Businesses face a weekend of "confusion and distress' as they work out what five-tier restrictions mean for them



Business groups hit out at today’s Scottish Government five-tier local Covid restrictions announcement warning that it will cause “confusion and distress” and would be the last straw for many firms.

The Scottish Licensed Trade Association (SLTA) said the new tier system, which comes into force on Monday, has been introduced without taking into consideration the concerns of the hospitality industry and will cause “utter devastation and sleepless nights for industry owners, operators and staff .”

SLTA media spokesman Paul Waterson said: “The situation couldn’t get any worse and we are fielding calls from members who simply can’t take any more of this. They are deeply worried about the future and this will lead to further confusion and distress.
“It will cause utter devastation and sleepless nights for industry owners, operators and staff who will spend this weekend wondering if their businesses are going to be viable, if they are going to still have jobs and, indeed, if they will even still have a business.
“We are relieved that no local authority has been put into Level 4 restrictions but be very clear: even those in Level 1 do not escape hardship as many businesses have not been able to open because it is just not viable.

The future is equally grim for nightclubs and other late-night venues across the country.
“Like everyone else we want our staff, families, friends, neighbours and colleagues to be safe.

“But there must be nuance and realistic limits, not misguided restrictions like these which are extremely unbalanced and do not appear to be borne out of any evidence that we have seen.”
Waterson also asked what constitutes a “main meal” under the Level 2 restrictions. “Licensed premises can only serve alcohol indoors with a main meal – and then only until 8pm,” he said.

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“What is a ‘main meal’? We had a similar debate over what is and isn’t a café – again we are being provided with ambiguous detail which will cause confusion.”
The SLTA has previously described current restrictions as “cataclysmic” for the industry and warned that the fallout will be hundreds of business closures and thousands of job losses.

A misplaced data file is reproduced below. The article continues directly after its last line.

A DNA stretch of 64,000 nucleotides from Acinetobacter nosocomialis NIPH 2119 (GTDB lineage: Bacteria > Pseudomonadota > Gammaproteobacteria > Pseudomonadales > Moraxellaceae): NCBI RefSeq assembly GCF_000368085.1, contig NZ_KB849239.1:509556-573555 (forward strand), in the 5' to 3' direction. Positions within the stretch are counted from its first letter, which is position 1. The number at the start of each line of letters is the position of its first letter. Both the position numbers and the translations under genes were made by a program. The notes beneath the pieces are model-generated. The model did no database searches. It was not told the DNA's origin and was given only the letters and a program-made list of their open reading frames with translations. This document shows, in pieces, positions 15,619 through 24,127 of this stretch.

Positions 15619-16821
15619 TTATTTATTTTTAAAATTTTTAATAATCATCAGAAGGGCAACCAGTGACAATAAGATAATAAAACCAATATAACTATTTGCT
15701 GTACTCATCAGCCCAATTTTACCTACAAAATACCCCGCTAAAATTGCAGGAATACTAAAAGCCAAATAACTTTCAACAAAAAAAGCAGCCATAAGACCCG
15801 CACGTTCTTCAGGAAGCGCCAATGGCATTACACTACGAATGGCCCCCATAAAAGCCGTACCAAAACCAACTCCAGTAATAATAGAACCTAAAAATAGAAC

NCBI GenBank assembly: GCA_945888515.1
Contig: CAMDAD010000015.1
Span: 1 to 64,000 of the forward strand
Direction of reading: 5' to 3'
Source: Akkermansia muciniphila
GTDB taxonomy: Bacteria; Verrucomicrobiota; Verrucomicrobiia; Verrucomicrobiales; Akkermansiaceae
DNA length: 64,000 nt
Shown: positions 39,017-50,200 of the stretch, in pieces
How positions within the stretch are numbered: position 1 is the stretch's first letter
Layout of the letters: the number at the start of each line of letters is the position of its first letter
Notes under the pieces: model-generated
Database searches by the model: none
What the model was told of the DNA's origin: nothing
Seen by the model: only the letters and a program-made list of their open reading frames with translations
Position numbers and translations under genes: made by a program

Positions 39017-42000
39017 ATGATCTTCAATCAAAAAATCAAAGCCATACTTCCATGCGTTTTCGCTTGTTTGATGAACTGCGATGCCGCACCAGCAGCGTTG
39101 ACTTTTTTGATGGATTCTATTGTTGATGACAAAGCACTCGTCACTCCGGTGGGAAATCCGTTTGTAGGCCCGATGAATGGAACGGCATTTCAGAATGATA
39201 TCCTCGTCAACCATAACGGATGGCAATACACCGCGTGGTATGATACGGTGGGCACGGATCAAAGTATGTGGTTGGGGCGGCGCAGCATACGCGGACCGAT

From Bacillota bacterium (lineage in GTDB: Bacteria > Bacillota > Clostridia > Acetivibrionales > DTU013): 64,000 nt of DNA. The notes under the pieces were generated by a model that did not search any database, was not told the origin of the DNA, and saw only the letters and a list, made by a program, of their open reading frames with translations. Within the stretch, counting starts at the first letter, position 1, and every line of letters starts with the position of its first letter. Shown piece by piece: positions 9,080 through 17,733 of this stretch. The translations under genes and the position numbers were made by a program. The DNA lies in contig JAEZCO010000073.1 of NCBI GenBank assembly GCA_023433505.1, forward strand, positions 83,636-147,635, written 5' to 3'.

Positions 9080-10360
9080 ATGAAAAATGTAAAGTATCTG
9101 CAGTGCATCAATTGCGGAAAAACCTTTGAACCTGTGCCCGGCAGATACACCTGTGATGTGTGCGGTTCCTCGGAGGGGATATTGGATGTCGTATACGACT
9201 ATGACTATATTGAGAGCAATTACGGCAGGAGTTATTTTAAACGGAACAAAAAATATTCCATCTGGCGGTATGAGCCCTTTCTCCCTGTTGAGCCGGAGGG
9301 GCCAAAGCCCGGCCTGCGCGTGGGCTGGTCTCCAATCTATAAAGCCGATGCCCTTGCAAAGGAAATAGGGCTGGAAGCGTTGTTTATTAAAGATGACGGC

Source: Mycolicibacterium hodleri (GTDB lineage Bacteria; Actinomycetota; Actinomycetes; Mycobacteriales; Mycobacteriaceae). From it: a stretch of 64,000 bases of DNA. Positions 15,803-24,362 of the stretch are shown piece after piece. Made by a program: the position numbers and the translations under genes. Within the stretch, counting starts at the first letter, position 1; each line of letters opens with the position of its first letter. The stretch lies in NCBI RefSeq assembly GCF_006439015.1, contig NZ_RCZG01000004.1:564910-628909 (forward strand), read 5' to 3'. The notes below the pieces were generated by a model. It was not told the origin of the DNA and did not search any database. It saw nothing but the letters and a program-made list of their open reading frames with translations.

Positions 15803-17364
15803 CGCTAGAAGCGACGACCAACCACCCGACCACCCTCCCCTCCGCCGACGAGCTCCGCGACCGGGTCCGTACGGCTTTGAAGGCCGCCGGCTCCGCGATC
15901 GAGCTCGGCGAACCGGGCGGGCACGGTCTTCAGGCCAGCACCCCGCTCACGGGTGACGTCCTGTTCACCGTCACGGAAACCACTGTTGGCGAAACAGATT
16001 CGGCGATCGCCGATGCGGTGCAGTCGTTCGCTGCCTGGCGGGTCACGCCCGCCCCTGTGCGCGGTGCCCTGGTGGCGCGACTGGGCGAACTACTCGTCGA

Waterson added: “When the industry reopened after the initial lockdown and with the then restrictive measures in place, it was estimated that two-thirds of hospitality businesses could still be viable, but only just, with one-third of businesses unable to open.
“Now we estimate that two-thirds of hospitality businesses could be mothballed or go under.

Over 50% of jobs in the pub and bar sector could also be lost which will have a particularly deep impact on the employment of young people as over 40% of staff employed are under the age of 25.
“The time has come for proper, grown-up dialogue and we appeal to the First Minister and the Scottish Government to listen to us and help save our industry – it’s that serious.”
The Scottish Tourism Alliance said that that industry had been bracing itself for the tightening of restrictions and the “expected wave of cancellations throughout Scotland’s hospitality and tourism sectors which will happen as a result.”

STA chief executive Marc Crothall said: “As an industry, we have always understood the need to balance public health and the economy, however we are now at a point where many hundreds of businesses simply do not have the income or funding support to remain solvent.

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Businesses in Tier 2 areas had hoped for an upturn in business following the slight ease of restrictions as the majority of custom in Tier 2 would have been likely to come from the Central Belt area, however due to the new travel restrictions, this will not be possible.

“It is absolutely critical now that all tourism and hospitality businesses impacted by these restrictions in whatever tier they are in have immediate access to a strengthened package of support from the Scottish Government.”

This would “enable them to meet their overheads and retain what staff they had hoped to keep on their payroll over the coming weeks and beyond to avoid permanent closure and a significant wave of redundancies.”

The STA said that it had requested a meeting with First Minister Nicola Sturgeon to “discuss the impact of the new restrictions and our renewed call for a robust package of support for the sector.”

There was also a warning that the effect of a travel ban from Tier 3 areas such as Lanarkshire, Ayrshire and Inverclyde would hit Glasgow city centre’s Christmas retail trade.

Chief executive Stuart Patrick said: “We must pose two questions to the Scottish Government regarding the ban on people making unnecessary journeys out of all Tier 3 areas.

“Firstly, have they considered the damaging impact this will have on Glasgow city centre retail businesses as Christmas season approaches, and we have no festive shoppers allowed from any other Tier 3 area – when that effectively means the whole of the Glasgow City Region?

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“Secondly, what support will be offered to businesses to reflect the severity of this impact and to limit job losses.”



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